There’s a new restaurant open in town, and our resident culture vulture, BELLA BARTOCK, slipped on her sling-backs for an entertaining night built around rum, reggae and jerk
My first observation on entering this new restaurant in the heart of Croydon town centre was what a blessed relief it was to be able to dine out and not have to keep on one’s overcoat against the cold. At my stage of life, I don’t mind telling you, the risk of a chill to one’s kidneys is not worth thinking about.Here we were, able to sit on real chairs, with a real table, not something that appeared to be made out of railway sleepers, with proper cutlery and with efficient and friendly staff waiting at the tables. There was none of this nonsense of people in hi-viz jackets coming along and sweeping away paper plates as if they work for Veolia, as I am told is the case in one recently opened venue.
And even at my age, you can still learn something new. I’d arrived a little before 7pm, my companion a few minutes later. The nice young man in the busy bar area asked whether we would like something he appeared to call “Toofurwun”. I was puzzled at first, thinking this was some latter day homage to the late, lamented Ted Rogers – who, like Croydon’s own Stuart Collins, also used to have a dusty bin as a sidekick.
But when someone else mentioned Happy Hour, I soon twigged.
Apparently, this is something they do at Turtle Bay all day and every day up to 7pm, and then again after 10pm, when their cocktails are priced at a more reasonable two for £7.05, which is almost affordable on a pension.
So the chances are I shall be returning before long, when I next fancy a change from the cheap G&Ts and cheaper company at the South Croydon Conservative Club.To be perfectly honest with you, I found Turtle Bay’s cocktail menu a little bewildering – such choice, darling! But no Long Slow Screw On A Beach, which is always a favourite of mine, and when I asked, after prompting from a very nice PR lady, for the Croydon special, a “Kate Moss”, I got a bit of a bemused look from the otherwise helpful young man.
My friend had something far more sophisticated, with a Jamaican Mule.
Instead, I had something they called a Jumbled Julep, which was pleasant enough, and full of fruit, so it was a bit like having your afters before you’d ordered your starters.
Now, I am well acquainted with the Moscow variety of this cocktail, from my many pleasant after-theatre evenings at Harry’s Bar or the Savoy, with Noel, Larry or Jeremy (Brett, before you jump to any wrong conclusions), but this version, substituting rum for the usual vodka with the lime juice and ginger beer, was very… engaging.
It was not long before we spotted a couple of old friends on the other side of the bar. A little chat, another round of drinks or two, and before we knew it, it was nearly time for the post-10pm Toofurwuns.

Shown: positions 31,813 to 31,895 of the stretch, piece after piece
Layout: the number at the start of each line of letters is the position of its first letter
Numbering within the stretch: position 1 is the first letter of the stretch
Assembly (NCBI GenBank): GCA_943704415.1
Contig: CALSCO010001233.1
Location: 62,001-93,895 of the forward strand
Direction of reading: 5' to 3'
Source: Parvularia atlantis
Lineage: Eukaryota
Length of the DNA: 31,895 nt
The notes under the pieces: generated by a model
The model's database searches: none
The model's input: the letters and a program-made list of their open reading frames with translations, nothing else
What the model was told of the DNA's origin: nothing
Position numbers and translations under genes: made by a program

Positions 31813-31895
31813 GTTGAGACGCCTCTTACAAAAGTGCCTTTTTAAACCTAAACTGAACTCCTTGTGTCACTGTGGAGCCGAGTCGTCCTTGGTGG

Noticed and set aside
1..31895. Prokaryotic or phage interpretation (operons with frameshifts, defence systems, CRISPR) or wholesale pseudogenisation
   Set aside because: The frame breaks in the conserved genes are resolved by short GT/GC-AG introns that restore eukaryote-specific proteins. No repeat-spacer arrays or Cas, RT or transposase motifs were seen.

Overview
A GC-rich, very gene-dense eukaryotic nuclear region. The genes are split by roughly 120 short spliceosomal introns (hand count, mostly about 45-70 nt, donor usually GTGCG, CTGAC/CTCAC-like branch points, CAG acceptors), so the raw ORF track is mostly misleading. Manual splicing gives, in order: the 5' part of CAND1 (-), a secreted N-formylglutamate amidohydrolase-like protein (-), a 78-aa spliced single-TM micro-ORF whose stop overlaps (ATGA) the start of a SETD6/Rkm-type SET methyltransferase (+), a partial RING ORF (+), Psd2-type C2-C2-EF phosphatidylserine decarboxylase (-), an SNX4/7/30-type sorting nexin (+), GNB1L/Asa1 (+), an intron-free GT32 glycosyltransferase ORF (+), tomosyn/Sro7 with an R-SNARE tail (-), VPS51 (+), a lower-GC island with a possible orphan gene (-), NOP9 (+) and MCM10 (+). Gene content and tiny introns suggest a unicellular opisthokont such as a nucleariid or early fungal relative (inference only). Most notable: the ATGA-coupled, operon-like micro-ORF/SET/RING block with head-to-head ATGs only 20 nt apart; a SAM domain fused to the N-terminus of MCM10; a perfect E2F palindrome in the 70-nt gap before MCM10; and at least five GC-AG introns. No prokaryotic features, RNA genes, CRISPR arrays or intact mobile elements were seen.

But by now I needed food, so we asked to be shown to a table.
A free one was hard to find – the place had been full for hours, with a good, mixed crowd, and some families with young children, all relaxing in the tastefully and colourfully decorated venue, which was once Tiger, Tiger, a place where no one under the age of 21 was supposed to be allowed, nor anyone over 30 would dare go.Like the cocktail menu, the choice is hugely tempting and, therefore, a little disappointing: there was too much that we might have liked to try, and which would have to wait for another time. That applies to the selection of starters – we had a bara roti, which was tasty and left you wanting more, and whitebait with a coriander and lime mayo which lifted an often routine dish into a delicious appetiser.
Unlike other restaurants nearby in the Grants centre, Turtle Bay is not a one-trick pony – or chicken – since there’s plenty of food options, including Caribbean stews served with rice and peas such as the goat or fish curries, and the double dipped steak, which was wonderfully cooked on the grill.
And then there is the jerk chicken which is served up after a 24-hour marinade, and which was as moist and delicious as anything I can remember having in a very long time.
But beware – you need to bring your appetite: even just the half a chicken was a formidable portion.
And through all this, we were able to have a pleasant conversation while enjoying background music that was never too loud or intrusive, another strong plus for the managers of this stylish and a very welcome addition to what my young friend Mario likes to call the Croydon “night scene”. A real Caribbean dream.
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